Russia Wants World War Three, Says Ukraine

Tensions mount amid escalating rhetoric and unconfirmed reports that a Ukrainian military helicopter has been hit by a grenade.

Ukrainian Prime Minister Arseniy Yatsenyuk has accused Russia of wanting to start “a third world war”.

Mr Yatseniuk said that Russia wanted to occupy Ukraine “militarily and politically”, creating a conflict that would spread to the rest of Europe.

“The world has not yet forgotten World War Two, but Russia already wants to start World War Three,” he said.

His comments came as Barack Obama said he would consult key European leaders later on the possibility of imposing new sanctions against Russia.

Pro-Russian separatist militants fill sand bags to reinforce a checkpoint in Slavyansk, Ukraine.
A pro-Russian separatist fills sand bags at a checkpoint in Slavyansk

Speaking in Seoul, Mr Obama said he wanted to coordinate a united approach with Western US allies.

On the ground, Ukrainian special forces launched a second phase of their “anti-terrorism” operation in the east of the country on Friday.

They mounted a full blockade of the rebel-held city of Slavyansk, an official on the presidential staff said.

Reports that pro-Russian snipers had shot at a Ukranian military helicopter in the eastern town of Kramatorsk have been treated cautiously.

According to officials in Kiev, the helicopter exploded at a military base after being hit by a rocket-propelled grenade.

Obama in South Korea
Barack Obama will consult European leaders about new sanctions

Its pilot managed to escape but was wounded, the official said. Kramatorsk is one of several under the control of pro-Kremlin gunmen.

Sky’s foreign affairs editor, Sam Kiley, in Ukraine, said that the “bellicose” rhetoric between Russia and Ukraine was escalating more quickly than action on the ground.

“On the ground, there are incidents, but the level of violence has been relatively low and does not justify the type of rhetoric we have heard,” Kiley said.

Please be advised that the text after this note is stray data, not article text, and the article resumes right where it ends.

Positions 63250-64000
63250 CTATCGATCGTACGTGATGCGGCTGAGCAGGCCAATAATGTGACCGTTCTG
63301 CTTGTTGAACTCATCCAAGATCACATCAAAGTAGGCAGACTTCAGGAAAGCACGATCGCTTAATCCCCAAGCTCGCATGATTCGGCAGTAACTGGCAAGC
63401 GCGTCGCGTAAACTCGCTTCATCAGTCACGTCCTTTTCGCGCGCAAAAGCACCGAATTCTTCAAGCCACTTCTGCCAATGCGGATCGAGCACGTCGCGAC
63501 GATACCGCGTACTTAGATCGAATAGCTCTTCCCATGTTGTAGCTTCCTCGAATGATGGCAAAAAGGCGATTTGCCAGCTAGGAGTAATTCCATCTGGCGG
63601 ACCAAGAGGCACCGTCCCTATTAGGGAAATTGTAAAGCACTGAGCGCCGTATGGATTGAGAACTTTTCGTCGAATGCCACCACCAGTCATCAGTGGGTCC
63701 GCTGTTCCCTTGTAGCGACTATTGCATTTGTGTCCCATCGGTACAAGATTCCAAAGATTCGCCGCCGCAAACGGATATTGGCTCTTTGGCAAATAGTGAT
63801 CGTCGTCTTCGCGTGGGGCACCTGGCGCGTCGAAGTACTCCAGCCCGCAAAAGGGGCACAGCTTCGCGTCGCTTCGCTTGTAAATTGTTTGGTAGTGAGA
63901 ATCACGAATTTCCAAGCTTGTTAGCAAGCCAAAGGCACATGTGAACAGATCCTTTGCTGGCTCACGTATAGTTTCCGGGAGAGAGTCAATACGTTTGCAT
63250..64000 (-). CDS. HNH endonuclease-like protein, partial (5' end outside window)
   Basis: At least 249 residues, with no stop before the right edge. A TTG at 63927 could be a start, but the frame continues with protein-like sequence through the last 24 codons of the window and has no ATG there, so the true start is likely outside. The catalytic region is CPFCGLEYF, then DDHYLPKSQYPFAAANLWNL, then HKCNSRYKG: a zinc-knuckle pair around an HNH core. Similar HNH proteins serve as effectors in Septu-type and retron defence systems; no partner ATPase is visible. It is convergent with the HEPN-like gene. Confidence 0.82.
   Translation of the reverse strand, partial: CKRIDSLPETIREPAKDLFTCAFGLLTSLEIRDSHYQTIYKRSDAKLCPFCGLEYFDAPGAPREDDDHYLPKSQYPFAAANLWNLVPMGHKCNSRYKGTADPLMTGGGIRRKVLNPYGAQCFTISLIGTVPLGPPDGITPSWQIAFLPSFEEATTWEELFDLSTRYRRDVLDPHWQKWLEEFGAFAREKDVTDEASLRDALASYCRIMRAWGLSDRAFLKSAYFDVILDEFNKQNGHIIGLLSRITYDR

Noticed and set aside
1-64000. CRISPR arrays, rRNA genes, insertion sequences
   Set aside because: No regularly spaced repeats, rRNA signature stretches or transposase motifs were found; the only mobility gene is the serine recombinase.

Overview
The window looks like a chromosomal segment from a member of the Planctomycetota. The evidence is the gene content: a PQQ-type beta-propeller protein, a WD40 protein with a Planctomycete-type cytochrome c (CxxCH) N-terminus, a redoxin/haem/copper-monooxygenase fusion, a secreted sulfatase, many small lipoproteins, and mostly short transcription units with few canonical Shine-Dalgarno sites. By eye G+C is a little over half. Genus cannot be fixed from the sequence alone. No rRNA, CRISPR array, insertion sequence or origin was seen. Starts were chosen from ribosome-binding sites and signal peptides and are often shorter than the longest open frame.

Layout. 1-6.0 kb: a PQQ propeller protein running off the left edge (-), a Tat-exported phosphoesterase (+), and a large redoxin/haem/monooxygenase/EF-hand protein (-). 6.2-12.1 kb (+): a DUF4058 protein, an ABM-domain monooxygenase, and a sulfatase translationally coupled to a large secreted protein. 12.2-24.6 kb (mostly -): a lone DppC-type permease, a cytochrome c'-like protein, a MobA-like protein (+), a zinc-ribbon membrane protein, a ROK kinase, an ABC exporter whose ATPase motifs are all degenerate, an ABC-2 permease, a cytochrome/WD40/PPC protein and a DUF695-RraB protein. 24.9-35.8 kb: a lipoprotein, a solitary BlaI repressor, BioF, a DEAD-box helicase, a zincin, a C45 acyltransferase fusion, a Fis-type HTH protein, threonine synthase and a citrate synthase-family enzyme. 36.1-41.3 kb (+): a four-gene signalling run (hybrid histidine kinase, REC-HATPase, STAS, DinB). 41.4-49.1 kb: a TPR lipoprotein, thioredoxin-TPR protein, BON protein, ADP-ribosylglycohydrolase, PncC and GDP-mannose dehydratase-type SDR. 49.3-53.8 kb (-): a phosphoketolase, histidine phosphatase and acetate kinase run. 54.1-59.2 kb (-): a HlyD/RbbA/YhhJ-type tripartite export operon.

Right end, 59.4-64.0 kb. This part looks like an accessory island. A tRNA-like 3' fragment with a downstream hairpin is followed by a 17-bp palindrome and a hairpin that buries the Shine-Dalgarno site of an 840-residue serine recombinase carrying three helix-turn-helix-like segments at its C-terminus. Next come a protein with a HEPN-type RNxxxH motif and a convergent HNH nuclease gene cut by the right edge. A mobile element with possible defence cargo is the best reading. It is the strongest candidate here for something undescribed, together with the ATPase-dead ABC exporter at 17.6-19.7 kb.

Earlier, US Secretary of State John Kerry accused Russia of “deception” and “destabilisation” in Ukraine and hinted at more sanctions.

US Secretary of State John Kerry delivers a statement on Ukraine from the State Department press briefing room in Washington.
John Kerry has warned Russia of ‘grave’ consequences

Mr Kerry warned Moscow time was running out for it to change course.

“Russian President Vladimir Putin and Russia face a choice,” he said in unusually blunt language.

“If Russia chooses the path of de-escalation … all of us will welcome it. But if Russia does not, the world will make sure that the costs for Russia will only grow.”

Mr Kerry added this would be a “grave” and “expensive mistake”.

He also said the Kremlin has not honoured an agreement aimed at defusing the crisis, echoing earlier comments by Mr Obama.

A checkpoint set on fire and left by pro-Russian separatists is seen near Slaviansk
A checkpoint apparently set on fire by pro-Russian separatists

The Geneva accord between Russia, Ukraine, the US and EU compelled armed groups to put down their weapons and vacate official buildings.

The US says Moscow is stoking unrest and separatist sentiment in the east of Ukraine after its annexation of Crimea.

Russia accuses Washington of encouraging a pro-Western government to adopt anti-Russian policies.

On Thursday, Ukraine’s interior ministry said up to five “terrorists” had been killed during an operation to clear checkpoints in the eastern town of Slavyansk.

And seven people were injured overnight at a pro-Ukrainian checkpoint near the Black Sea port of Odessa when an explosive device blew up, police said.

A woman bandages the head of a pro-Russian activist injured outside the Mariupol town hall, East Ukraine.
A pro-Russian actvist has his head bandaged

Residents in the town have built several such checkpoints aimed at stopping pro-Russian separatists entering from Moldova’s breakaway territory of Transdniestria.

Interfax news agency quoted witnesses as saying a bomb was thrown at the checkpoint from a passing car, though this was not confirmed by police.

Mr Putin has said there will be “consequences” if Kiev has used its army against the activists.

UN chief Ban Ki-moon has warned the crisis is threatening to “spin out of control” and urged all sides to “refrain from violence”



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